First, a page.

Police target underground world of 'car cruising'

After a 14-year-old boy is seriously injured in a weekend event, the organisers of 'doughnuts' and 'burn-outs' face investigation
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The Independent Online

Police are becoming increasingly concerned at the popularity of "car cruising", where thousands of testosterone-charged young men gather each weekend on industrial estate car parks to "burn out", "handbrake" and "doughnut" their high-powered vehicles.

Police are becoming increasingly concerned at the popularity of "car cruising", where thousands of testosterone-charged young men gather each weekend on industrial estate car parks to "burn out", "handbrake" and "doughnut" their high-powered vehicles.

The trend, which has some similarities with the rave music scene of the late Eighties, involves keeping locations secret until the last moment to outwit the police, and has expanded rapidly across Britain in recent months through contacts on the internet.

Police in Northampton pledged yesterday to track down the organisers of an illegal road race at the weekend, involving 50 high-performance cars, in which a 14-year-old boy was seriously injured. Superintendent David Osborne said the organisers and participantswould be made to pay for their "stupid, irresponsible behaviour".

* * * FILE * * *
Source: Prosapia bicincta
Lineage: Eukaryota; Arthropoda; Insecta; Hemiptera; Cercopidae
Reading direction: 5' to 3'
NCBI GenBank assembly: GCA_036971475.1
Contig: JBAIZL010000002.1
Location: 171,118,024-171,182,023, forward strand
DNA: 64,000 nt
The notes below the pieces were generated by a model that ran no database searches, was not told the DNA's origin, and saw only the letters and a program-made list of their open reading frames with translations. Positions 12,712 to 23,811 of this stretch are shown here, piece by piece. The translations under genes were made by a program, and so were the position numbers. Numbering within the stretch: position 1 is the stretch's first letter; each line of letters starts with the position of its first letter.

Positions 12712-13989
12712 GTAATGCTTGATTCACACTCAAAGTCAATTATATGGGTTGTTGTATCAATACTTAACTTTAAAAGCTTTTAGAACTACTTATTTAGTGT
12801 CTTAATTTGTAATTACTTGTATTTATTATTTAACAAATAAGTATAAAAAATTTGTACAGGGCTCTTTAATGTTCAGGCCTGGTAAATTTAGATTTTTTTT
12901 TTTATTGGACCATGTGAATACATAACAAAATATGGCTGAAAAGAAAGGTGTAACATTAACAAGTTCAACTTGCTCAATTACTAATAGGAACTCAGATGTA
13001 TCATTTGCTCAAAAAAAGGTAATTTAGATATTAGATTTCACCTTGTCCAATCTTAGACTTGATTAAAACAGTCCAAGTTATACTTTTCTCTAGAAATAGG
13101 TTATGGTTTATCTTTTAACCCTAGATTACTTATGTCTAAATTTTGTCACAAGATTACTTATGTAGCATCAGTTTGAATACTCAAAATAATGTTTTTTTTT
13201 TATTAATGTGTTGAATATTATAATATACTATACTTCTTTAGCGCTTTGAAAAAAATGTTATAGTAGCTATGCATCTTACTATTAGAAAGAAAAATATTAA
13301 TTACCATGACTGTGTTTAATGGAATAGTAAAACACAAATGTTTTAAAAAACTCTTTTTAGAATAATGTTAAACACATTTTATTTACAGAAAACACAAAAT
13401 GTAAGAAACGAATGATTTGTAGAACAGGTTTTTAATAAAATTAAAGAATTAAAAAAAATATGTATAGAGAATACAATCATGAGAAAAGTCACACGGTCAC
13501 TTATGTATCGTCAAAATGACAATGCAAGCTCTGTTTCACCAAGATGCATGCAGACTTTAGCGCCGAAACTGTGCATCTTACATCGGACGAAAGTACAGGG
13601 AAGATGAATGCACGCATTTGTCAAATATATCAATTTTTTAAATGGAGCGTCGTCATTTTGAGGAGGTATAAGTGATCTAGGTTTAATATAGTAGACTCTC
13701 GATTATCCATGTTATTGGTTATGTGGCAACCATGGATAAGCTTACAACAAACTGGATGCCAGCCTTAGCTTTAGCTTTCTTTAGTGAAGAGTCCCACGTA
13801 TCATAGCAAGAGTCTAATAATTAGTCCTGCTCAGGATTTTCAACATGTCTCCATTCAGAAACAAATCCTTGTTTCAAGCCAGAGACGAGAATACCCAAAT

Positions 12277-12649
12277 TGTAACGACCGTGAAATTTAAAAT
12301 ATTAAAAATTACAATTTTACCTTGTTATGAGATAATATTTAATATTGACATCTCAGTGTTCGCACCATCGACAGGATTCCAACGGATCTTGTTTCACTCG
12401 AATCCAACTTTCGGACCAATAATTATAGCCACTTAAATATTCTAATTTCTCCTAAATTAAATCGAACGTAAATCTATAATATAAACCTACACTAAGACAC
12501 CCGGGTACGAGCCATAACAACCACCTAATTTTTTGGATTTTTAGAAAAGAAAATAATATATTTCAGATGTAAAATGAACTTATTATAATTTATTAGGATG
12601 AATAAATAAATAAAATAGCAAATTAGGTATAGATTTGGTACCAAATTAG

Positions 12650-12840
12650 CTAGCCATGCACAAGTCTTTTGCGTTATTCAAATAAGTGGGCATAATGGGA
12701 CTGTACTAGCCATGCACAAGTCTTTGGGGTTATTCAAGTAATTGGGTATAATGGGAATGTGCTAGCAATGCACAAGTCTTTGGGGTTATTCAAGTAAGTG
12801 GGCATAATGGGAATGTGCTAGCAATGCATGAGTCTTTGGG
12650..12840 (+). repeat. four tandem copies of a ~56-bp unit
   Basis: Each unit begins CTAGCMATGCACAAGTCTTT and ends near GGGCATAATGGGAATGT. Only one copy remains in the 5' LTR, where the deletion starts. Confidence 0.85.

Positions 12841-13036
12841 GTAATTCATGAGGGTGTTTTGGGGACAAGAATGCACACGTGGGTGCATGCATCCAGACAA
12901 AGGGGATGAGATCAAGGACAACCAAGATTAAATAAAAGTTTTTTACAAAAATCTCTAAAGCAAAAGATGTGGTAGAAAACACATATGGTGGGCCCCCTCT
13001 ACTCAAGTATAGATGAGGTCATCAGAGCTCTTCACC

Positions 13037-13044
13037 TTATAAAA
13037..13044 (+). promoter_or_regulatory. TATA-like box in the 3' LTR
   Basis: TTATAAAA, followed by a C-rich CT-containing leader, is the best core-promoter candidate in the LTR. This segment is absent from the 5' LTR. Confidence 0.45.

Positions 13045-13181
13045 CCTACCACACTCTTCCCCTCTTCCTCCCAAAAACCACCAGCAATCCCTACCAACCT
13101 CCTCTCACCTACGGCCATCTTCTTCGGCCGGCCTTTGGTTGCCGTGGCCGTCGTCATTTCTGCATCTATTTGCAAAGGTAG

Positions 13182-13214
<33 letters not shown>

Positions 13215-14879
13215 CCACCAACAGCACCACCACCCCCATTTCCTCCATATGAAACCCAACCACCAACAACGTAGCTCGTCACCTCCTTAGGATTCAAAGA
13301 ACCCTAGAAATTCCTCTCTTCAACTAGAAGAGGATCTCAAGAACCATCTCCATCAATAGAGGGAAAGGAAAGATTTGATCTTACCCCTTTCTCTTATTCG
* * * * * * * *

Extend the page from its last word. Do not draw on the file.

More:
John Sootheran, editor of Max Power magazine, the bible of the boy-racer, said the cruising scene had become "huge". He said: "It's the race scene of the millennium. It's underground, it's illegal - and that's half the attraction."

Crowds of up to 3,000, mostly males between 17 and 25, gather in the early evening at car parks. Events are advertised on the internet and through flyers. Highly modified vehicles - typically hot-hatches such as Peugeot 205 Gtis and Ford RS Turbos - are driven to the appointed venue and parked, with music playing at maximum volume. Mr Sootheran said: "It's guys showing off in cars that they have spent a lot of time and money on. Most have spent more on modifying their cars than on buying them."

Problems have arisen when cruisers have staged a road race. Northamptonshire police said they would be reviewing how officers responded to Saturday's event, which took part on a section of dual carriageway in the town centre at about 9.30pm. Crowds had begun to gather six hours earlier but officers left the scene before the race because they could see no sign of illegal activity. Witnesses to the accident said the cars had been racing on the road for more than an hour before police arrived.

One of the spectators, Tim Maguire, 14, of Rushden, Northamptonshire, was hit by a Ford Escort which crossed the central reservation then careered into the path of another car. The boy, who was trapped underneath the Escort, was yesterday in a stable but poorly condition at the John Radcliffe Hospital, Oxford.

A man, 31 of Rushden, who was also struck by the Escort, and a Northampton man, 20, who was a passenger, were being treated at Northampton General Hospital for serious injuries. A man, 20, was charged yesterday with dangerous driving and two counts of causing grievous bodily harm.

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